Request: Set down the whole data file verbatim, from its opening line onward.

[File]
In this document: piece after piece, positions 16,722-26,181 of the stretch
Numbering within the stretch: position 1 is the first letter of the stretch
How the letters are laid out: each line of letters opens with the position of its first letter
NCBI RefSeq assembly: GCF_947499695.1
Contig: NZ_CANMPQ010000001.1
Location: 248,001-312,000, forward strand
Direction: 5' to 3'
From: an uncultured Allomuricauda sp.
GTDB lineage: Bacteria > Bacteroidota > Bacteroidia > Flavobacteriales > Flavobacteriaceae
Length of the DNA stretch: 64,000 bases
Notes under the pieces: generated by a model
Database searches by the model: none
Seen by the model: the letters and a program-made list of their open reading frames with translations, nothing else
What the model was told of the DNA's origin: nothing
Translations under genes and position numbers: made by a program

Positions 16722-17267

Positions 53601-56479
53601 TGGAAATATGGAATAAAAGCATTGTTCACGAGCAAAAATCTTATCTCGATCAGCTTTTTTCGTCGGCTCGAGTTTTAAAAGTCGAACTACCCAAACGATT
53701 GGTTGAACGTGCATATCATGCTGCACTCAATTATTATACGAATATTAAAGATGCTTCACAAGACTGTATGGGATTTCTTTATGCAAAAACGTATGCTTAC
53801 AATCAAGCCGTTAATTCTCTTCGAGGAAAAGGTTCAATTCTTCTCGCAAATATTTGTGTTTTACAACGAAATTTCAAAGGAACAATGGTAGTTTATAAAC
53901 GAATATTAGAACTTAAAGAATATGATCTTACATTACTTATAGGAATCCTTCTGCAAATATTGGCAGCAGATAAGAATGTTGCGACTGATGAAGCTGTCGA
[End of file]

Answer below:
In this document: piece after piece, positions 16,722-26,181 of the stretch
Numbering within the stretch: position 1 is the first letter of the stretch
How the letters are laid out: each line of letters opens with the position of its first letter
NCBI RefSeq assembly: GCF_947499695.1
Contig: NZ_CANMPQ010000001.1
Location: 248,001-312,000, forward strand
Direction: 5' to 3'
From: an uncultured Allomuricauda sp.
GTDB lineage: Bacteria > Bacteroidota > Bacteroidia > Flavobacteriales > Flavobacteriaceae
Length of the DNA stretch: 64,000 bases
Notes under the pieces: generated by a model
Database searches by the model: none
Seen by the model: the letters and a program-made list of their open reading frames with translations, nothing else
What the model was told of the DNA's origin: nothing
Translations under genes and position numbers: made by a program

Positions 16722-17267

Positions 53601-56479
53601 TGGAAATATGGAATAAAAGCATTGTTCACGAGCAAAAATCTTATCTCGATCAGCTTTTTTCGTCGGCTCGAGTTTTAAAAGTCGAACTACCCAAACGATT
53701 GGTTGAACGTGCATATCATGCTGCACTCAATTATTATACGAATATTAAAGATGCTTCACAAGACTGTATGGGATTTCTTTATGCAAAAACGTATGCTTAC
53801 AATCAAGCCGTTAATTCTCTTCGAGGAAAAGGTTCAATTCTTCTCGCAAATATTTGTGTTTTACAACGAAATTTCAAAGGAACAATGGTAGTTTATAAAC
53901 GAATATTAGAACTTAAAGAATATGATCTTACATTACTTATAGGAATCCTTCTGCAAATATTGGCAGCAGATAAGAATGTTGCGACTGATGAAGCTGTCGA